Any discussion of economic development – either implicitly or explicitly – contains the distinction between developed countries and developing (or under-developed) countries. While there are many theories on what promotes development and how best to achieve it, in all cases the goal is for a country to eventually become ‘developed’.
This begs the question – what is a developed country? There are at least three common definitions, which are presented below. These definitions overlap in many cases, but in others they are at odds. This piece argues that a broader definition is needed in light of recent failures of several ‘developed’ countries to cope with shocks ranging from the COVID-19 pandemic to natural disasters.
The first definition is not really a definition but rather a classification. The World Bank considers any country with Gross National Income (GNI) per capita $12,536 or higher to be high-income, and therefore developed. The rest of the countries are considered developing – as they haven’t yet reached this threshold – and are further subdivided into low-income (under $1,035), lower middle-income ($1,036 to $4,045) and upper middle-income countries ($4,046 to $12,535).
In this view development is purely quantitative, and also continuous. A country climbs the development ladder simply by increasing its income over time and moving from one rung to a higher one.
One problem with assessing the level of development using only income is that some countries have high income yet are rather poor in many other ways. Equatorial Guinea, for example, is classified as upper-middle income since its GNI per capita in 2019 was $6,460. However, people in that country can only expect to live to the age of 58.4, on average, and to complete 9.2 years of schooling.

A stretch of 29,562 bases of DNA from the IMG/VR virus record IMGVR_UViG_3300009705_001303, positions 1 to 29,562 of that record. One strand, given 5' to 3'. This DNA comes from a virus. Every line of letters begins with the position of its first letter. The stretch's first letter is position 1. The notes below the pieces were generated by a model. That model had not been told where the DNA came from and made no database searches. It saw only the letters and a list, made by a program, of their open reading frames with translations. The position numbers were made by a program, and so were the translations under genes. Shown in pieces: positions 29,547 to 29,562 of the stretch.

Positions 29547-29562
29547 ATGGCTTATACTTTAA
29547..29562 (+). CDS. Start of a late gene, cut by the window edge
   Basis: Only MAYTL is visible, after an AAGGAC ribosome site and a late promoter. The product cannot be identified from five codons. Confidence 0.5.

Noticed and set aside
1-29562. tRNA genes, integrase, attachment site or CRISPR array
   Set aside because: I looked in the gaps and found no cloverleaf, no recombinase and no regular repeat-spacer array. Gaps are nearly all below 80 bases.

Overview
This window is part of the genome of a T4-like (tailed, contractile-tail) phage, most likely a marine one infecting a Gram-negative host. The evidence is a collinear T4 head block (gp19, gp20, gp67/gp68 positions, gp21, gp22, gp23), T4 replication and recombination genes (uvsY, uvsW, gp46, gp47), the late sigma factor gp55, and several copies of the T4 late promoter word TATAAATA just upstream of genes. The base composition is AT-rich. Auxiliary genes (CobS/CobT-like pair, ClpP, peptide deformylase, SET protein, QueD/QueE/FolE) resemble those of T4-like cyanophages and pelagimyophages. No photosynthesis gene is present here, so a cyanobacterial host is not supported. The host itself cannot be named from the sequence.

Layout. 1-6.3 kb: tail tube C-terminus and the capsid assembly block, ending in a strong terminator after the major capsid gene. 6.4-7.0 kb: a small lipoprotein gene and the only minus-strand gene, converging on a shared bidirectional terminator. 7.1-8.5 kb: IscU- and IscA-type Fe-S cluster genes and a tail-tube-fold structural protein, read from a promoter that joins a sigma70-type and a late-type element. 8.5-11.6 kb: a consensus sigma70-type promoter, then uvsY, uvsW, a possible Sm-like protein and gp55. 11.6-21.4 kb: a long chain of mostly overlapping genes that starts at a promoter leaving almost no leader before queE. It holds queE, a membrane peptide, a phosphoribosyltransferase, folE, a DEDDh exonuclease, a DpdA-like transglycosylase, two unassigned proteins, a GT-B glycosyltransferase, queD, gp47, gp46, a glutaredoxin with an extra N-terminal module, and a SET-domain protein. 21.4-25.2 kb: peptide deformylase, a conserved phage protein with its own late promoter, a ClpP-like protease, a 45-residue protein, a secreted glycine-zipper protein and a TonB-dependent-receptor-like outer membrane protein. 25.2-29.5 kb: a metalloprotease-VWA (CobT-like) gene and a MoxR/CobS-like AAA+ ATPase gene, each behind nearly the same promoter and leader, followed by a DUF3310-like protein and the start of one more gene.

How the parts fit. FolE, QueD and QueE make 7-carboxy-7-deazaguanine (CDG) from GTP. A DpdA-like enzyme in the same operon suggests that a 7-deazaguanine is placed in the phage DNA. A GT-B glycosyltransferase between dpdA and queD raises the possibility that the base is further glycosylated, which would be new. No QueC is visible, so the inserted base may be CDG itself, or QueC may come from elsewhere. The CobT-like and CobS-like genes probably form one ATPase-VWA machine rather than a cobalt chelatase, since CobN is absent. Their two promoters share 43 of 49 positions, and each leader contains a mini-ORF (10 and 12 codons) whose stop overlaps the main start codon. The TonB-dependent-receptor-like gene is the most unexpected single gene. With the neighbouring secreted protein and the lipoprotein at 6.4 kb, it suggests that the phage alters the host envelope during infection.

The Human Development Index (HDI) of the United Nations Development Programme (UNDP) therefore takes into account not only income but also health and education. It therefore ranks Equatorial Guinea 144 (medium human development), while Samoa is ranked higher at 111 (high human development). Even though Samoa’s income is lower (only $5,885), it has a longer life-expectancy at birth (73.2 years) and more expected years of schooling (12,5) than Equatorial Guinea.
Another, somewhat older view of what a developed country looks like has to do with the idea of industrialization. Starting with the industrial revolution, economic development has consisted in large part of shifting capital and labor from agriculture (which has constant or diminishing returns to scale) to manufacturing (which has increasing returns to scale), greatly raising productivity and incomes.
In this view, developed countries are industrialized countries. During the Cold War, this view divided the world into the capitalist West (the First World) and the communist East (the Second World), with the non-industrialized (developing) countries grouped as the Third World. While the Soviet Union and Eastern Europe started with barely any industry and much lower income, they caught up and even surpassed the west during the 1950s and 1960s.
Since the fall of the Berlin Wall in 1989 and the transition of formerly socialist countries to capitalism, some have considered this to be the ‘End of History’, implying that the market system is the only path to true, lasting development. This gave rise to a new classification of development, through membership in the so-called ‘rich-country’ club, the Organization for Economic Cooperation and Development (OECD). OECD members include the original recipients of Marshall Plan aid in 1948, but more recently also some former developing countries – Israel, Korea, Mexico, and Turkey – and several former communist countries – Czech Republic, Estonia, Latvia, Lithuania, Poland, Slovakia and Slovenia.
The average OECD country has an income of $40,115, but most have experienced some deindustrialization. Manufacturing in France, for example, has decreased from 22% of GDP in 1960 to 9.8% in 2019. By contrast, formerly agrarian South Korea has seen this ratio increase from 11% in 1960 to 25%. Korea’s income today is $33,720 compared to France’s $42,400, so which one is more developed depends on the definition or classification used.